Rough Landing Holly was slotted in to reel back the old school fans, allowing the cool punks in the room a few minutes to nod their heads along to the Yellowcard they were more familiar with. Next up was Awakening, Southern Air’s opening track; this record definitely signalled the band’s shift into more pop friendly writing, so there’s a bit of a decline in crowd participation to begin with, however a verse in the energy picked right back up. Topping off this section of the set was Light Up The Sky, a classic from my beloved Paper Walls. Stylistically each of these songs are very different, however they still fit well together side by side; the ordering of this setlist unintentionally pays homage to their ability to progress musically while still appealing to fans and sticking to an inherently ‘Yellowcard’ sound.
Emotional track Sing For Me kicked off the token slow jam segment of the set, tugging at the heartstrings of audience members from start to finish. Following this was power-ballad Lift A Sail, taken from the record of the same name; noticeably less popular among fans, they thankfully only performed this song from the album.
With You Around keeps the energy flowing and the crowd bouncing, and just when I didn’t think I could feel any more ~feels~, BAM – they whip out Cut Me, Mick, a song from Paper Walls I’d never seen live before. So I screeched my tiny heart out alongside my fellow emos, letting years of pent up angst flow through my body and power my embarrassing dance moves.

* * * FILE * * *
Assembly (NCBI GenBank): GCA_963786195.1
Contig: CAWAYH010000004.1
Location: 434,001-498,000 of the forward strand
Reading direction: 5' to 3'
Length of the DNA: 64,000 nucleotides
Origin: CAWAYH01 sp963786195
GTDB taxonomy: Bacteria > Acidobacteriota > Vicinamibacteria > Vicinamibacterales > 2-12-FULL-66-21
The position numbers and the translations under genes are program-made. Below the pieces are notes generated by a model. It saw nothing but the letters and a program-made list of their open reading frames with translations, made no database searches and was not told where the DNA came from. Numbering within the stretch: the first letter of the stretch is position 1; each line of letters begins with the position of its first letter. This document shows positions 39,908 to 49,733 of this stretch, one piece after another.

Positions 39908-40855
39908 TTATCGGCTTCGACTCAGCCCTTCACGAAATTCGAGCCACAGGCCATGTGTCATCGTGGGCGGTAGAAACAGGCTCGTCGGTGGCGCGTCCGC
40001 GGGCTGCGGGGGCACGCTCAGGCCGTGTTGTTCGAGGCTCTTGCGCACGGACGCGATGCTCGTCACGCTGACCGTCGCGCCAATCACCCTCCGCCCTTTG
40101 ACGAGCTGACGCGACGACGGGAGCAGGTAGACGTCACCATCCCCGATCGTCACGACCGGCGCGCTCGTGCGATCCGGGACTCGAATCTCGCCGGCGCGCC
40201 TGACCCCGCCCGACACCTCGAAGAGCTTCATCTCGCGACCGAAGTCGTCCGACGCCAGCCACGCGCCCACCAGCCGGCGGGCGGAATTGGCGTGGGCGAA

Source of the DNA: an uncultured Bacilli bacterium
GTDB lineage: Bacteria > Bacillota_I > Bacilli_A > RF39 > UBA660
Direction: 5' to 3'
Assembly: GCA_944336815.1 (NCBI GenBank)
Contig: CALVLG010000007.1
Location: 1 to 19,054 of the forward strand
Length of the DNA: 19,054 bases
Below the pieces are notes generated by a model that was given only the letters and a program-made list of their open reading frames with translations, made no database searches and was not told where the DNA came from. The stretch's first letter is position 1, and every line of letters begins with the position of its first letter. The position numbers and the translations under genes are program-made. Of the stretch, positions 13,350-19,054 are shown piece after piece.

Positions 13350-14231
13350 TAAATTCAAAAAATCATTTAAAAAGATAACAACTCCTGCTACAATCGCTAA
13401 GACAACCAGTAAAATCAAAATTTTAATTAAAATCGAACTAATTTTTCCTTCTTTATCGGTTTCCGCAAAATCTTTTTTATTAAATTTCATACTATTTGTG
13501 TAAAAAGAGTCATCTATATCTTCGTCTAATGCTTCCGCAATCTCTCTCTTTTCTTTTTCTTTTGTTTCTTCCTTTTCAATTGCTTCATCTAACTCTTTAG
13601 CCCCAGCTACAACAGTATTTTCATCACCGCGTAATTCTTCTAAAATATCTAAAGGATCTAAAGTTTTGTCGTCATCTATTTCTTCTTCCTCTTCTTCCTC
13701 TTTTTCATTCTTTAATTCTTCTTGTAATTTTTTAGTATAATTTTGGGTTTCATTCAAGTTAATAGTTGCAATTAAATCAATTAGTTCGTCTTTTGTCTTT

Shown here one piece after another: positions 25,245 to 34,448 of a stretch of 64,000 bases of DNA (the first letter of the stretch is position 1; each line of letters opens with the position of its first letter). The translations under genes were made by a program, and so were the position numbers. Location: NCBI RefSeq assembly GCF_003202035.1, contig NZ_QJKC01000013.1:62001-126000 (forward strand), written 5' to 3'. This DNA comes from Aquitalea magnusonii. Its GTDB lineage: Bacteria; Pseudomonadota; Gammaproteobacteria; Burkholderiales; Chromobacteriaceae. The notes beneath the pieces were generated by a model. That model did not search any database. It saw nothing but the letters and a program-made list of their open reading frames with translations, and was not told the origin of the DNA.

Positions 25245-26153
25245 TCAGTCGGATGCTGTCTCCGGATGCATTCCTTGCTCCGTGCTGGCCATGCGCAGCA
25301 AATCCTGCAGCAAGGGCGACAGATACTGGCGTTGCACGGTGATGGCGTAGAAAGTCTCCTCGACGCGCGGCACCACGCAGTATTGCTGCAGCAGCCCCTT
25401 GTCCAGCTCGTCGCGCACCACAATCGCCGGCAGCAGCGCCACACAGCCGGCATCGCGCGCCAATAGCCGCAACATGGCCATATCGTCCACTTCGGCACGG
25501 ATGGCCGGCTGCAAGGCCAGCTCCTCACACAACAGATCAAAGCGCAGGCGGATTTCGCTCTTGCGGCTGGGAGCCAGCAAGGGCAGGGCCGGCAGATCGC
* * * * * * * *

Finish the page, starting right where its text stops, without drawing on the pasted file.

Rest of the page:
Breathing (BANGER), Empty Apartment (ouch my heart), Hang You Up (ouch my heart 2.0), Be The Young and Holly Wood Died (waste of time, play something better) rounded out the set, and the boys exited the stage for the classic that’s-all-folks-g2g-but-really-we-still-have-2-songs-left gag.
The encore began with Only One, an emotive power ballad that I have definitely cried along to in my car more than a few times. Seeing songs like that live always feels so cathartic, as though I’m being cleansed of my past emotional turmoil by singing my lungs out alongside others who have felt similarly. Then, as expected, the entire room went absolutely ham for Ocean Avenue, the ultimate nostalgia jam for anyone who has ever feigned even the slightest of interest in pop punk music.
And just like that, it was done. It’s strange to leave a show with the knowledge that after that, you won’t see them perform live again. Regardless, I felt like the night was the perfect final show. Each time I’ve seen Yellowcard has been something different and special; the set lists are always varied, their energy is consistently high, and the love they feel for their fans is so palpable. Even though this is their final time gracing our shores, they put in just as much effort and passion into the performance and really gave the audience something to remember.
I am glad such a talented band are getting the send off they deserve all over the world, and am thankful to have seen them one final time.